The surge in onion prices could have been considered a proof for people's higher purchasing power since sales of items continued amid price volatility. A study by ActionAid Bangladesh that found massive wastage of foods in wedding ceremonies and restaurants as well as increasing rate of obesity in the country indicates luxury in public food intake.
However, another report that more than half of over 160 million population cannot afford to buy balanced diet is a shocking revelation. Moreover, one in eight or 21 million people cannot just access nutritious foods due to want of money, added the study report by the government and the UN Food and Agriculture Organisation (FAO).
Such a picture could hardly be visualised at this time, especially in the context of Bangladesh's journey towards middle income country status. The last event of food crisis in the living memory of many in the current generations is the one that happened in 1974.
Famine, which had often visited Bangladesh in the past few centuries, is no longer an issue. Quadrupling grain production since independence, coincided with a rise in people's disposable income in the last three decades, has helped the nation come out of the shadow of severe food crisis that led to death of millions during the foreign rule.
In view of progress attained in the country's food security situation, the government redefined the objectives of the National Food Policy 2006. They are (1) Adequate and stable supply of safe and nutritious food; (2) Increased purchasing power and access to food for the people; and (3) Adequate nutrition for all individuals, especially women and children.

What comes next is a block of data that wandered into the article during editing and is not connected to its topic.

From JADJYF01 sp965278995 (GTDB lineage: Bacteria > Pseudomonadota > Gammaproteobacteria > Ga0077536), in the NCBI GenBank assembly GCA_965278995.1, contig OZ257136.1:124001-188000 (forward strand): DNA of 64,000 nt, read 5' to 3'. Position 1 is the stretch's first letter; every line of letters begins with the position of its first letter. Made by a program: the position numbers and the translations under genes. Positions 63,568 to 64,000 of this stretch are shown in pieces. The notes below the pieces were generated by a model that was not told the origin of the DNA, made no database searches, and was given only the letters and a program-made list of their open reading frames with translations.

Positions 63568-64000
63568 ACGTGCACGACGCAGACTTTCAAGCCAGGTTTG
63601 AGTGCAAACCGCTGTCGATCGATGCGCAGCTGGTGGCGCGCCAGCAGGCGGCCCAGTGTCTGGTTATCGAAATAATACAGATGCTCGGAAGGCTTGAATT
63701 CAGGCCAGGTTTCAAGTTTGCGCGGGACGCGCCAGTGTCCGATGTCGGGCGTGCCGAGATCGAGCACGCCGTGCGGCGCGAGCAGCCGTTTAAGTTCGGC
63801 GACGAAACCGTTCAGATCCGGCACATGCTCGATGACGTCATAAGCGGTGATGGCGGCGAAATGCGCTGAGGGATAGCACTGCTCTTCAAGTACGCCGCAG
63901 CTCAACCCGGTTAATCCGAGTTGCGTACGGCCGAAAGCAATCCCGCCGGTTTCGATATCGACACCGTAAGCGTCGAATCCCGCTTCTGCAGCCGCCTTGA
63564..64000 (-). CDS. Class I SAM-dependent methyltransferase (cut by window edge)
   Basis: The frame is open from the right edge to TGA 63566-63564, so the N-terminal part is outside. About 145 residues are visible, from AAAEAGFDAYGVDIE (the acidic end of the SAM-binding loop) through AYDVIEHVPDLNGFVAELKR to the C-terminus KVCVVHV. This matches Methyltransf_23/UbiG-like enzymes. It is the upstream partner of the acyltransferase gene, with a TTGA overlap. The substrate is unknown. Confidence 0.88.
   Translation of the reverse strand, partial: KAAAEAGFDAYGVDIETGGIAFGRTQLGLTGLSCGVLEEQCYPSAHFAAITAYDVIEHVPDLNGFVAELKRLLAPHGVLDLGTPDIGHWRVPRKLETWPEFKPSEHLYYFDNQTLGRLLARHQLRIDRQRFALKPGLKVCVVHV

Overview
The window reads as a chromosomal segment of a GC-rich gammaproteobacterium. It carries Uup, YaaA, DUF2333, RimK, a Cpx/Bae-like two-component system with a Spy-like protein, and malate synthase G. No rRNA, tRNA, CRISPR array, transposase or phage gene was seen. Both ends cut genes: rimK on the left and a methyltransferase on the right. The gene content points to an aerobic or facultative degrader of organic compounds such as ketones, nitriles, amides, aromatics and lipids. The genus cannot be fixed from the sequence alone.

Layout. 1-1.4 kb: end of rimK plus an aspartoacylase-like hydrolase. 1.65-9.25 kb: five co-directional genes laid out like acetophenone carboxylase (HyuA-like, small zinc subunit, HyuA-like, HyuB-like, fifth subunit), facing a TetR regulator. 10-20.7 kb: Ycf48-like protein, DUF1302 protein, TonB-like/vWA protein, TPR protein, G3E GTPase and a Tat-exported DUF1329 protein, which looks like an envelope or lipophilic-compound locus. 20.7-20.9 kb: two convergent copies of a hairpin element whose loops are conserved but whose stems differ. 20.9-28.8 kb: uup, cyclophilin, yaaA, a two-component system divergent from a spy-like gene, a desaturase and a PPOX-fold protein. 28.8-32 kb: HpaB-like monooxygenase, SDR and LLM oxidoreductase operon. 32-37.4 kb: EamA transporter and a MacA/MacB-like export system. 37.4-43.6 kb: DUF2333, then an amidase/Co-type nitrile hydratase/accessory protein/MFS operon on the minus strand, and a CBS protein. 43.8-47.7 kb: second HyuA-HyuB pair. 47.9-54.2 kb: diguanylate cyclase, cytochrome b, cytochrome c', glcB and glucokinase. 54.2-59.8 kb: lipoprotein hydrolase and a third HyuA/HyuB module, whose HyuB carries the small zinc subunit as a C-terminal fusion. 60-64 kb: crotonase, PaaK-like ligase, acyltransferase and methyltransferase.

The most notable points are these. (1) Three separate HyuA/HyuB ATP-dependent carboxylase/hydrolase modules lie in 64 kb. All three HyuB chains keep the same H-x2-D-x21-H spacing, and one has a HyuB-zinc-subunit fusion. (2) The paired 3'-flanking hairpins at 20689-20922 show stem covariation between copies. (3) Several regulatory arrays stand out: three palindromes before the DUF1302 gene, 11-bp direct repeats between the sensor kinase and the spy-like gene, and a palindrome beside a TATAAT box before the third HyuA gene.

These policy objectives reflected a change in both perception and reality. The issue of food safety and nutrition has been a pertinent issue in public life, which does not always require money. Rather, a section of growers, manufacturers and traders are selling unsafe or adulterated foods for taking cash from the consumers' pocket. The issue of nutrition involves, among other factors, food culture and distribution system in family and society.
When quality of food features more prominently in public discussion than concern over availability of food in the market and the government's stocks, Bangladesh could still not get rid of the issue of nutritional deficiencies notwithstanding enormous progress. The Global Report on 'State of food security and nutrition in the world 2019' shows that prevalence of undernourishment in Bangladesh has decreased from 16.6 per cent in 2004-06 to 14.7 per cent in 2016-18.
A study by the Bangladesh Institute of Development Studies (BIDS) with special focus on hunger situation in northern Kurigram district, which was once plagued by seasonal famine-like situation called monga, found yet another frustrating situation - around 30 per cent of the people there cannot eat three meals a day. Bangladesh ranks 88th among 117 countries in the World Hunger Index 2019, which points out that the crisis still remains serious. By contrast, Bangladesh's GDP (gross domestic product) size is 39th globally.
Food security dimension in Bangladesh has changed significantly as mere availability and sales and purchase of food items in the market cannot confirm adequate nutrition for all people. How consumers will purchase foods, and that too are of good quality, is becoming a key issue of socio-economic thinking.
People today may not die from want of food unlike the experience in the ages of hunger and famine. When life expectancy has increased to more than 70 years, it is likely that malnourished men and women would suffer from diseases throughout their lives.